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Fire & Life Safety: Finding Solutions for Stovetop Cooking Fires

As fire chiefs, it's important we share innovative solutions that reduce community risk. I believe the phrase Noblesse Oblige says it best: the position demands it of us.

A recent life loss in my community due to unattended cooking is a reminder that stovetop cooking fires represent the largest cause of home fires. Cooking fires reportedly are responsible for about 420 deaths, 5,300 injuries and $993 million in direct property loss in the U.S. in 2010. Cooking as a percentage of home structure fires (42%) has more than doubled since 1980. The percentage of stovetop fires is on the rise and there is a solution.

As leaders, we're required to look ahead of the troops to make sure we're all headed in the right direction. It doesn't matter how hard the troops on the ground work to cut the trail; if it's cut in the wrong direction, the troops won't get to where they want to go.

There are technology solutions to this community fire problem.

All combustibles have a unique temperature at which they ignite and continue to burn. We lump materials that have similar burning characteristics into classes; food, paper and cloth are examples of Class A materials, or common combustibles.

An electric burner on a typical electric range will heat to about 1,300-1,600 degrees F; common combustibles generally ignite and burn at about 700 degrees F. A temperature-control device that prevents the element from reaching these temperatures eliminates all stovetop fires, including cooking oil fires.

Lower-temperature cooking elements create two notable side effects. First, while cooking times are about the same as a ceramic smooth-top, there's about a 10% increase in cooking time over the modified electric-coil element. It takes about seven minutes to boil water on an electric stove; with a temperature-control device, it would take 42 seconds longer.

The second effect is in the energy savings. Tests and actual experience point to savings that vary around $20–50 annually per unit. Collectively, a community of 100,000 could save about $1.8 million in energy costs every year using temperature-limiting cooking elements.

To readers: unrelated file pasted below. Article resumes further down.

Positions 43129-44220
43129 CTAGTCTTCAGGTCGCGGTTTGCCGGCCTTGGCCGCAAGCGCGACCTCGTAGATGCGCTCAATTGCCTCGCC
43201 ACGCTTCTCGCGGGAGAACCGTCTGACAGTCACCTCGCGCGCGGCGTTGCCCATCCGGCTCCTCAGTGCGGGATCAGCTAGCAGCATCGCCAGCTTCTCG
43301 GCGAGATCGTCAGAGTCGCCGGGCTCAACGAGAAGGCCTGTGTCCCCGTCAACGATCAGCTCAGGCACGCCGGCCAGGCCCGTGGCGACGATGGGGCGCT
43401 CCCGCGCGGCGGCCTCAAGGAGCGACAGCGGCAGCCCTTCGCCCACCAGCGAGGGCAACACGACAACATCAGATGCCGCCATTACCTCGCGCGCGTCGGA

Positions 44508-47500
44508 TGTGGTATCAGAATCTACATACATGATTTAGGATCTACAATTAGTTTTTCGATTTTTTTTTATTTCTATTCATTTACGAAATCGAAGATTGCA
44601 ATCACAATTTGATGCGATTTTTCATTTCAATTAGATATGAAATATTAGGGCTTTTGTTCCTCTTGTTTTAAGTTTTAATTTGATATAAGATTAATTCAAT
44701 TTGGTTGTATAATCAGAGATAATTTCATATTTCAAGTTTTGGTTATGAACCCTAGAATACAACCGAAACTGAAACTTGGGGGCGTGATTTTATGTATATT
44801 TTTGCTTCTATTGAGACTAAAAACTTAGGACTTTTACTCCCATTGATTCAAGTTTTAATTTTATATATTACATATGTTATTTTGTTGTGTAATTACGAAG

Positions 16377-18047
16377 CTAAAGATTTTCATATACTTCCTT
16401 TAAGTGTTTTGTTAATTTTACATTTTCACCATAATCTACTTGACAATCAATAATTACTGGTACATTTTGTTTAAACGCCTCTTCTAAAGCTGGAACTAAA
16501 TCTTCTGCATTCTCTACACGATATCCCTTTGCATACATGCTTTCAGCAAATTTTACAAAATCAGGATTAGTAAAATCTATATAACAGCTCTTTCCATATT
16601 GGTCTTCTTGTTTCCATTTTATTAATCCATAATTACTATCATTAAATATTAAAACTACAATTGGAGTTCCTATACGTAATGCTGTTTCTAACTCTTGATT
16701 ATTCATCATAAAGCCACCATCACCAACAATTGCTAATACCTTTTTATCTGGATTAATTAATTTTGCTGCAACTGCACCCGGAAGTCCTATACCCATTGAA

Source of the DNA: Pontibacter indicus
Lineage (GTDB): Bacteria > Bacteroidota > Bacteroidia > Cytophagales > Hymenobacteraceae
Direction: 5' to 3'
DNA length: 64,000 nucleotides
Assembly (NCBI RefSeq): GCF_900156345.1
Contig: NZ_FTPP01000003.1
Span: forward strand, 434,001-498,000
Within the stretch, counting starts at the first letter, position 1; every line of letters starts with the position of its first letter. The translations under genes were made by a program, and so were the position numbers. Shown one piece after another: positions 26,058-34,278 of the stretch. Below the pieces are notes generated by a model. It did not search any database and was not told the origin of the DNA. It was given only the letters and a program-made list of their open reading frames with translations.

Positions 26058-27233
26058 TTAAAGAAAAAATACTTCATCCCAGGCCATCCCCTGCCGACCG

For example, one device available as a simple retrofit is being installed in high-risk environments like college dorms, low-income housing and homes for the elderly. The device costs about $170 and a complete retrofit is around $225 per unit, including installation labor. If stove manufacturers had the vision and will to do so, such temperature-control devices could be installed during the manufacturing process, driving the cost of the safety device down even further.

The easiest and safest fire to fight is one that never happens. Through temperature control, we can significantly reduce the number of home fires we respond to each year. If citizens call the fire department for less than 5% of all stovetop fires and 156,000 stovetop fires are reported each year in the U.S., such a device could eliminate millions of fires each year in the U.S. alone. Additionally, we would prevent burn injuries and costly false alarms, achieve heightened firefighter safety, save energy, preserve residential properties and protect at-risk individuals.

Nationally, the fire service has worked hard to require fire-safe cigarettes and ban novelty lighters because they represent a significant community risk in terms of fire deaths, injuries and property loss. Unattended cooking fires must be our next destination in reducing our community risk. As fire service leaders, Noblesse Oblige!

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